Trees in Newfoundland and Labrador may be doing a better job than anyone thought at pulling carbon dioxide out of the atmosphere. 

Why this is the case, however, is not clear. 

A research scientist at Memorial University, who has been studying how trees in Newfoundland and Labrador's boreal forest are becoming more efficient at removing carbon from the atmosphere, is determined to find the answer. 

"The specifics of this program [are] really to investigate nutrient and carbon dynamics which tell us a lot about how forests will contribute, perhaps, to taking up carbon dioxide, or in fact, releasing it," said Susan Ziegler, Canada Research Chair in Environmental Science at Memorial University,

Ziegler is using her research to examine precisely how the province's forests are managing carbon. 

Positive results

She said that her research also focuses on important carbon stores in the soil. 

"A lot of our work so far has suggested, in the systems that we're looking at that where we've got lots of moisture, that there's actually increases in productivity with climate change, and the carbon stocks seem to remain fairly stable, which is a good thing," she said.

In other words, trees in the boreal forest are becoming more efficient at taking carbon out of the atmosphere, and Ziegler said she is now looking at the implications and limits of that.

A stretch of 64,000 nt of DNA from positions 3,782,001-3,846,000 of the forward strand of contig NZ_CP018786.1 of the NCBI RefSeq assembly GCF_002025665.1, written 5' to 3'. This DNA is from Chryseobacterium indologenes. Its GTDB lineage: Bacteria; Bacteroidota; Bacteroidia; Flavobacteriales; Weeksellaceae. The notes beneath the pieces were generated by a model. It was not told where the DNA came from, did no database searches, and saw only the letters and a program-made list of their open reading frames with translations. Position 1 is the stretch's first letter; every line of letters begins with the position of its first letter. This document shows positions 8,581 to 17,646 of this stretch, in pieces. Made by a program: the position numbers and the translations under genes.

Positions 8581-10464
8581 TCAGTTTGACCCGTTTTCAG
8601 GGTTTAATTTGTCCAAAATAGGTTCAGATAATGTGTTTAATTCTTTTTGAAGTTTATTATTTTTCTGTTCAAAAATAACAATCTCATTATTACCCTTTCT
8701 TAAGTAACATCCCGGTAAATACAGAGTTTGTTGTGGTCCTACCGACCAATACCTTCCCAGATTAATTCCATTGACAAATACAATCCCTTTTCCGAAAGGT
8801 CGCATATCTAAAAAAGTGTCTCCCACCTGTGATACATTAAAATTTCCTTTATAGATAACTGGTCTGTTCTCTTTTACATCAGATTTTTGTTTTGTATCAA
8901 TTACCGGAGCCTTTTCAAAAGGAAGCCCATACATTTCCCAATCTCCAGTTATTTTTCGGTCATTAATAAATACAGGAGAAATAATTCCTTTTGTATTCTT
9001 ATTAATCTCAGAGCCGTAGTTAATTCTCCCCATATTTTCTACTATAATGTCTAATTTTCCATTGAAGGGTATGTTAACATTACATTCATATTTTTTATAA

'We get a really good understanding of what we're expected to undergo in these kinds of systems in the future.' - Dr. Susan Ziegler

Since 2008, Ziegler has been establishing a platform of research spanning along Newfoundland's west coast and in southern Labrador.

She said the area covers a range of climates that parallel what is expected to happen with climate change within the next 100 years.

"This allows us to really investigate how the ecosystems are responding to differences in climate by looking at the same kinds of forest systems, and in doing that, we get a really good understanding of what we're expected to undergo in these kinds of systems in the future," Ziegler told the Central Morning Show.

Awarded federal grant funding

Her work in the future be bolstered by a $500,000 federal grant through the Strategic Partnership Grant program offered by the Natural Sciences of Engineering Research Council of Canada.

She said she is now working with Canadian Forest Service in Corner Brook and the province's Centre for Forest Science and Innovation to examine climate change impacts on forest resources and provide information on how to best manage natural resources.

With files from the Central Morning Show